I love Winter for the curries, stews, roast dinners and slow cooking everything! Winter is the time to enjoy the warming, tender, slow cooked meats with delicious tasting sauces and the wonderful Winter vegetables stocking market shelves. These are a few of my favourite things in Winter which make me feel all warm and cosy, like an open fire place with great company and that perfect bottle of Shiraz.
And the best thing about roasts is having leftover meat! Why is it that the meat always tastes better the next day? Is it because it was so good last night when you ate it, that you just want more and can’t wait for it to be lunch time? Or is it that the flavours congealed to enrich the flavour of the meat? Either way, you’ve got to agree that left over meat is not only perfect for tasty lunches the next day but is the basis to any inspiration needed to create another amazing dish!
I’m not one for waste so I’ll search my fridge, freezer and pantry for ingredients, vegetables and condiments that will help me make my new dish. Oh wow, there’s pumpkin and fresh coriander in the fridge, butter chicken spice mix in my spice racks, rice – a staple in my pantry – and roti bread in the freezer. Let me just tell you, I’m a bit excited right now! A wonderful, delicious, family friendly curry is about to become a reality.
To me a curry is all about flavour, not necessarily about being spicy hot. Please feel free to add extra chilli flakes or fresh chopped chilli as this curry is quite a mild, family friendly curry. I’m usually the first one to order a spicy hot curry if we go out, or pushing the boundaries with chillies but sometimes I just love a simple curry that tastes bloody awesome! Hope you enjoy this curry.
Do you have a favourite dish/dinner that makes you feel warm and cozy? Feel free to post recipe links in the comments.
Using half the cubed pumpkin from the start of cooking helps the curry with the creamy sauce – it’s easier to mash.
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Using the other half of the cubed pumpkin towards the end of the cooking time gives extra texture to this curry.
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You don’t have ghee in your pantry? Use ½ tablespoon butter and ½ tablespoon olive oil.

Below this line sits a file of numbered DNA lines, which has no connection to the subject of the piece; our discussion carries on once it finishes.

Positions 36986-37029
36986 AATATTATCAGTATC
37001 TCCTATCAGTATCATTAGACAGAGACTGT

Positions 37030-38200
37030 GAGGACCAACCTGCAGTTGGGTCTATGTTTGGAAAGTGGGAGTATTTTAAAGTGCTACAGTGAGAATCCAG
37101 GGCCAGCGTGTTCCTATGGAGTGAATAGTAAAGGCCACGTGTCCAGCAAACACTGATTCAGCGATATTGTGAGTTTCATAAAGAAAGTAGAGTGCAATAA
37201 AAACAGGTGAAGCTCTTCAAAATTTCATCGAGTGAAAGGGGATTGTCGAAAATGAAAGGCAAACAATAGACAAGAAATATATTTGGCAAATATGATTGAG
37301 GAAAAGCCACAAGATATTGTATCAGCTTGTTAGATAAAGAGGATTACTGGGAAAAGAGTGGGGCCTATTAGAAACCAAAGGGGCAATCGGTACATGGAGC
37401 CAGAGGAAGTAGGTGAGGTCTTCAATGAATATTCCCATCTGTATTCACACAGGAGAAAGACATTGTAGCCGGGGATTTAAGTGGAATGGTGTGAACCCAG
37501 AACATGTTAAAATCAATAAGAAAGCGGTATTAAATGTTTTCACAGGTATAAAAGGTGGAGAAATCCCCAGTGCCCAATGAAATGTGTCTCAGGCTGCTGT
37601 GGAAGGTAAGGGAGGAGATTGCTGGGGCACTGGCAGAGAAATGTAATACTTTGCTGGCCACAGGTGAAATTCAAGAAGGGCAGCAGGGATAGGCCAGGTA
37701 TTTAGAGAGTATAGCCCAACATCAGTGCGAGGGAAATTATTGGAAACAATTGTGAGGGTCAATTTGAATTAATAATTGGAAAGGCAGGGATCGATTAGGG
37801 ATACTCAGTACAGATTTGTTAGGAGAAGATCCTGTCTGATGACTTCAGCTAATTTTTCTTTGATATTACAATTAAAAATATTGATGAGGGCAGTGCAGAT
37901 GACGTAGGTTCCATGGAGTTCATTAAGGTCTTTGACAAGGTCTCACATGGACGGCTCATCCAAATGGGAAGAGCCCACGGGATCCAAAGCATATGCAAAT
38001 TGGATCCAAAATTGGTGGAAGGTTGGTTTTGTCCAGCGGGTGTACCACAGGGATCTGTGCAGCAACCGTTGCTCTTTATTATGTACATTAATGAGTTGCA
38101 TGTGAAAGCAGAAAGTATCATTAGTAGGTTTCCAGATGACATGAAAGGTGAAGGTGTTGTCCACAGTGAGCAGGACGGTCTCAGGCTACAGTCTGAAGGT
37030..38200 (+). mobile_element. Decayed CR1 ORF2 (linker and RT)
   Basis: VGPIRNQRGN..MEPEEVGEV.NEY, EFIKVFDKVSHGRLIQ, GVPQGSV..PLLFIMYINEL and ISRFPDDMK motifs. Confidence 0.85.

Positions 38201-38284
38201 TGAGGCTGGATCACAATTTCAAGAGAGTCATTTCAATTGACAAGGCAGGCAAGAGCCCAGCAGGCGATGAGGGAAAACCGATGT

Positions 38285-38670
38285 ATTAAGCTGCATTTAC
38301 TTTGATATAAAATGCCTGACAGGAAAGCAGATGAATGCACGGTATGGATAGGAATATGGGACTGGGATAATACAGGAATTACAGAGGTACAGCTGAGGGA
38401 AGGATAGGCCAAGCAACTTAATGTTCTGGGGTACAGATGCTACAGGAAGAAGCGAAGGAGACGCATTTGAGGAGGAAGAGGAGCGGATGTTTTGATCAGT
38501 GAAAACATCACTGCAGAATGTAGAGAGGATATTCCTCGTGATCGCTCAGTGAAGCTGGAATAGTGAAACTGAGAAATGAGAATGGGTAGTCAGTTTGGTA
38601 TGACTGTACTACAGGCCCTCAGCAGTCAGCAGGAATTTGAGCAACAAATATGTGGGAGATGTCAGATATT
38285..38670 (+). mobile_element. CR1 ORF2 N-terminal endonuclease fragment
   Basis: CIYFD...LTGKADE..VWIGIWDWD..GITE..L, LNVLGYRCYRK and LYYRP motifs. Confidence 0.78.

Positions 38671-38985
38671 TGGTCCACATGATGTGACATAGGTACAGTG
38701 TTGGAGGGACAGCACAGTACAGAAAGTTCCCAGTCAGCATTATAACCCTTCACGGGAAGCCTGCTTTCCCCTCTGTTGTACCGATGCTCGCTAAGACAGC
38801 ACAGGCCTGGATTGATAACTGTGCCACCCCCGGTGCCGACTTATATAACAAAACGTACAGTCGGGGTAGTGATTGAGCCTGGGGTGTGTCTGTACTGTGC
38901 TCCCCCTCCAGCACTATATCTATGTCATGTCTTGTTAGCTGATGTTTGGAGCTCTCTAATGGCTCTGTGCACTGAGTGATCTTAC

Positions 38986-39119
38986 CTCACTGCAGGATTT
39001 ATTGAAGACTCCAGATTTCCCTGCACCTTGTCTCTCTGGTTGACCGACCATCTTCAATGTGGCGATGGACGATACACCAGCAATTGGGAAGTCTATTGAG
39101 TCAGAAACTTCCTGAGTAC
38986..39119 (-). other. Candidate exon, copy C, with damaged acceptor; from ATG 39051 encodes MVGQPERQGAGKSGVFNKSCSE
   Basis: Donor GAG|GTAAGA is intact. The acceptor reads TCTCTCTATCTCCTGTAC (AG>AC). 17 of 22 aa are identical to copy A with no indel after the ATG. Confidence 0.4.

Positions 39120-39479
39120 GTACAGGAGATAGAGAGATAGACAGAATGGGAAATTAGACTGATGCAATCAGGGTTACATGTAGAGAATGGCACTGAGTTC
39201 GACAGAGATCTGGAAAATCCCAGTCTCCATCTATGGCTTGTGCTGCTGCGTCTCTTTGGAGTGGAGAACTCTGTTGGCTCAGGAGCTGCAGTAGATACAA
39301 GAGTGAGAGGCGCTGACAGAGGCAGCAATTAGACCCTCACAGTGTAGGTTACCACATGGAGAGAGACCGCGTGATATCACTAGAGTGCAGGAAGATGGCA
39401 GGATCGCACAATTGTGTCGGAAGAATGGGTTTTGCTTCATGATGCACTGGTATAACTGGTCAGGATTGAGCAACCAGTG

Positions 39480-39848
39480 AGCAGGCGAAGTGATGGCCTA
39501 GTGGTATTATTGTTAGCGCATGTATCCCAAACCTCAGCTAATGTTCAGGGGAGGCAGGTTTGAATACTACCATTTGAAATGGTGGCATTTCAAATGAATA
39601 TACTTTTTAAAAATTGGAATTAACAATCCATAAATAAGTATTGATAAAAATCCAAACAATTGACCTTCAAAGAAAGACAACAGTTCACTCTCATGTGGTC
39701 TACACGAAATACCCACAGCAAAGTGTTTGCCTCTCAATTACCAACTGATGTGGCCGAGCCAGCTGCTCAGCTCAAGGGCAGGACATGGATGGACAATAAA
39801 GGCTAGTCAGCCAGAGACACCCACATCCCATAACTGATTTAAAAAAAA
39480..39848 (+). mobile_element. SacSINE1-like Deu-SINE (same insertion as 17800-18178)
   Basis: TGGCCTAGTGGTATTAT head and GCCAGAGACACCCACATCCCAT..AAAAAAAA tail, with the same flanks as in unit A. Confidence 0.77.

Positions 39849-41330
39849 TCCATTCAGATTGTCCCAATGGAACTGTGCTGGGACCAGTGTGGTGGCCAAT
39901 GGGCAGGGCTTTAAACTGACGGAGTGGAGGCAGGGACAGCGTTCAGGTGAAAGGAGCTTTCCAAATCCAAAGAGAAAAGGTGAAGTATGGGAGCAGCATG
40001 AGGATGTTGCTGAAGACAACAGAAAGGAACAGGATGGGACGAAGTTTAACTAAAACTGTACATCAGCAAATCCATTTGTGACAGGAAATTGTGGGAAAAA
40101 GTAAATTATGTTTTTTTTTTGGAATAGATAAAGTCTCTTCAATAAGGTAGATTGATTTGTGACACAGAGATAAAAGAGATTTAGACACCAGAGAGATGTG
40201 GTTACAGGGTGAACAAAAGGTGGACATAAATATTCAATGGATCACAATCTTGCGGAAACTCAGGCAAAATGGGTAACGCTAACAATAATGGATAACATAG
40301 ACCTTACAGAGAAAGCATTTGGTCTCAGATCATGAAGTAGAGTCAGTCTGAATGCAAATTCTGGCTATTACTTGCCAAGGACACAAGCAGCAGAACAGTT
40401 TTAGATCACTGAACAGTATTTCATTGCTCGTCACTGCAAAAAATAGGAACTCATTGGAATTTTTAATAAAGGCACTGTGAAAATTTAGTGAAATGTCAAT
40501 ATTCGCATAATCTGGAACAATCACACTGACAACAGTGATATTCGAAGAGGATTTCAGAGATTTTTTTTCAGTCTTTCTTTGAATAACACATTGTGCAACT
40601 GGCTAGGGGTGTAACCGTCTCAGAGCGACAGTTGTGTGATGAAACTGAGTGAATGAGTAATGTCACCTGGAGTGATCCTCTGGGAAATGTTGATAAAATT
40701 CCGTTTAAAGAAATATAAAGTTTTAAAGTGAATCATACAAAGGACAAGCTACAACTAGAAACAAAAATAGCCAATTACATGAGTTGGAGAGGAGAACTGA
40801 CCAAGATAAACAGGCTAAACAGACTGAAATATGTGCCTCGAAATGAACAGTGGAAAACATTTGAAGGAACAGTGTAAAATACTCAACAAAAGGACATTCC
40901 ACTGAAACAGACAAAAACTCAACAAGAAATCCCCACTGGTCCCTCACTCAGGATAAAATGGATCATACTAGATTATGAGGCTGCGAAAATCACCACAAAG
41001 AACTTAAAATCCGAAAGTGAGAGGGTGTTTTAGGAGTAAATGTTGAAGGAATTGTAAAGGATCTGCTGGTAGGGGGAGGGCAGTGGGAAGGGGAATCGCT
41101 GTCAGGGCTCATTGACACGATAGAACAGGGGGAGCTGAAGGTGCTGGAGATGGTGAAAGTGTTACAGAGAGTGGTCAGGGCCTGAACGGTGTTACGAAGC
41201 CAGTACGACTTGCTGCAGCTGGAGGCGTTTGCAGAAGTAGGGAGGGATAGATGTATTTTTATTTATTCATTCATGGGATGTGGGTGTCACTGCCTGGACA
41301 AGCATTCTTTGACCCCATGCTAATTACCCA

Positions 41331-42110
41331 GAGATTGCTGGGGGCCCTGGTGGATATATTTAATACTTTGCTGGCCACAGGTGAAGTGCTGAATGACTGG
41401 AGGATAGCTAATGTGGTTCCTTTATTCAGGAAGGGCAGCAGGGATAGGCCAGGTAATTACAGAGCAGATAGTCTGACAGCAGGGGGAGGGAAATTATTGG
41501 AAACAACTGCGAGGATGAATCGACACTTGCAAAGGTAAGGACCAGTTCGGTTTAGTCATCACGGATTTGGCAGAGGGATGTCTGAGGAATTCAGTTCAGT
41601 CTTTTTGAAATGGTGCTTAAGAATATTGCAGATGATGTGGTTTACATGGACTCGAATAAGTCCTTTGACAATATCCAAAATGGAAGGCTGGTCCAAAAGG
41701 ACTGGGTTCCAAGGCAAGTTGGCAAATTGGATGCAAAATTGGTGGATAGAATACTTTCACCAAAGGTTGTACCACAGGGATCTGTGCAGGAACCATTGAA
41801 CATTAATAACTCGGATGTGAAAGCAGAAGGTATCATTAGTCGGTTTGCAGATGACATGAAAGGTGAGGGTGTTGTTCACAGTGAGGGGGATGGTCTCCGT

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How to check if pumpkin is tender – using a small paring knife, gently stick the tip of the knife into the cubed pumpkin. If the knife comes out clean, without the pumpkin sticking to the knife, the pumpkin is cooked perfectly.
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1 tablespoon (20mls) ghee
1 medium brown onion, sliced
1 garlic clove, grated/minced
2½cm piece fresh ginger, peeled and grated
1½ tablespoons butter chicken spice blend
400 grams pumpkin, peeled, cut into 2cm cubes, divided into two lots of 200 grams
1 can (400 grams) diced tomatoes
1 cup (250mls) chicken stock
500-520 grams roast chicken, chopped
Salt & freshly cracked black pepper to taste
FOR THE RICE:
1 cup (250 grams) Basmati rice
1½ cups water
1 teaspoon sea salt
1 teaspoon peanut oil
Fresh coriander, leaves only, roughly chopped
1 teaspoon sour cream per serving
Roti bread, warmed
In a large frypan with lid, fry the ghee and onion for 2-3 minutes until softened on a medium-high heat.
Add in the garlic, ginger, butter chicken spice blend and 200 grams (half) the cubed pumpkin. Fry for another 3-4 minutes until pumpkin is completely coated in the spices and it becomes fragrant.
Stir through the tomatoes and chicken stock. Turn heat to low, place a lid on the frypan and allow to simmer for 30 minutes.
Remove lid and mash pumpkin and tomatoes until it becomes a thickened sauce, with no lumps of pumpkin.
To make the rice, see this recipe. I find it’s fool proof and works for me every time.
Gently stir through the chopped roast chicken and the other 200 grams of cubed pumpkin. Add salt & pepper to taste. Place the lid on the frypan and simmer for a further 20 minutes or until the pumpkin is tender (see tip above).
Remove from heat and add the coriander.
Serve either in individual bowls or one large bowl in the middle of the table. Add a dollop of sour cream to each serving and enjoy with a side of rice and roti bread.